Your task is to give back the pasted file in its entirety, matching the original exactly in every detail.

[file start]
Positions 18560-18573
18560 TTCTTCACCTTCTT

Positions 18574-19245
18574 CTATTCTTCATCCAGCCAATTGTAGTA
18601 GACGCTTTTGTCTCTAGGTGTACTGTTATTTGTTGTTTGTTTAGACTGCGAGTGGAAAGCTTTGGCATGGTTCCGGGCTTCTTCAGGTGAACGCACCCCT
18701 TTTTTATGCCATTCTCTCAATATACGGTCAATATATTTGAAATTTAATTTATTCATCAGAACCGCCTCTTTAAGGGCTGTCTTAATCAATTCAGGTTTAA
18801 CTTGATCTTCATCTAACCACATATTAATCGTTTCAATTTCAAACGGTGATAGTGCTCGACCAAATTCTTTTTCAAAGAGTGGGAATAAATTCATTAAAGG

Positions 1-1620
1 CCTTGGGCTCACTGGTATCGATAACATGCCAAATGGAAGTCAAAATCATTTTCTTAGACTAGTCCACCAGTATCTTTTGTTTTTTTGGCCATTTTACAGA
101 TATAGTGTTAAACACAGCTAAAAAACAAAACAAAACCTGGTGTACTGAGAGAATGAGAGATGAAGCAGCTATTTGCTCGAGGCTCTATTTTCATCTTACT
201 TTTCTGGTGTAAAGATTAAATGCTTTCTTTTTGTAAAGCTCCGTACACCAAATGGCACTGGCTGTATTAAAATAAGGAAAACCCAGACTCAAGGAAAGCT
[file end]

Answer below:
Positions 18560-18573
18560 TTCTTCACCTTCTT

Positions 18574-19245
18574 CTATTCTTCATCCAGCCAATTGTAGTA
18601 GACGCTTTTGTCTCTAGGTGTACTGTTATTTGTTGTTTGTTTAGACTGCGAGTGGAAAGCTTTGGCATGGTTCCGGGCTTCTTCAGGTGAACGCACCCCT
18701 TTTTTATGCCATTCTCTCAATATACGGTCAATATATTTGAAATTTAATTTATTCATCAGAACCGCCTCTTTAAGGGCTGTCTTAATCAATTCAGGTTTAA
18801 CTTGATCTTCATCTAACCACATATTAATCGTTTCAATTTCAAACGGTGATAGTGCTCGACCAAATTCTTTTTCAAAGAGTGGGAATAAATTCATTAAAGG

Positions 1-1620
1 CCTTGGGCTCACTGGTATCGATAACATGCCAAATGGAAGTCAAAATCATTTTCTTAGACTAGTCCACCAGTATCTTTTGTTTTTTTGGCCATTTTACAGA
101 TATAGTGTTAAACACAGCTAAAAAACAAAACAAAACCTGGTGTACTGAGAGAATGAGAGATGAAGCAGCTATTTGCTCGAGGCTCTATTTTCATCTTACT
201 TTTCTGGTGTAAAGATTAAATGCTTTCTTTTTGTAAAGCTCCGTACACCAAATGGCACTGGCTGTATTAAAATAAGGAAAACCCAGACTCAAGGAAAGCT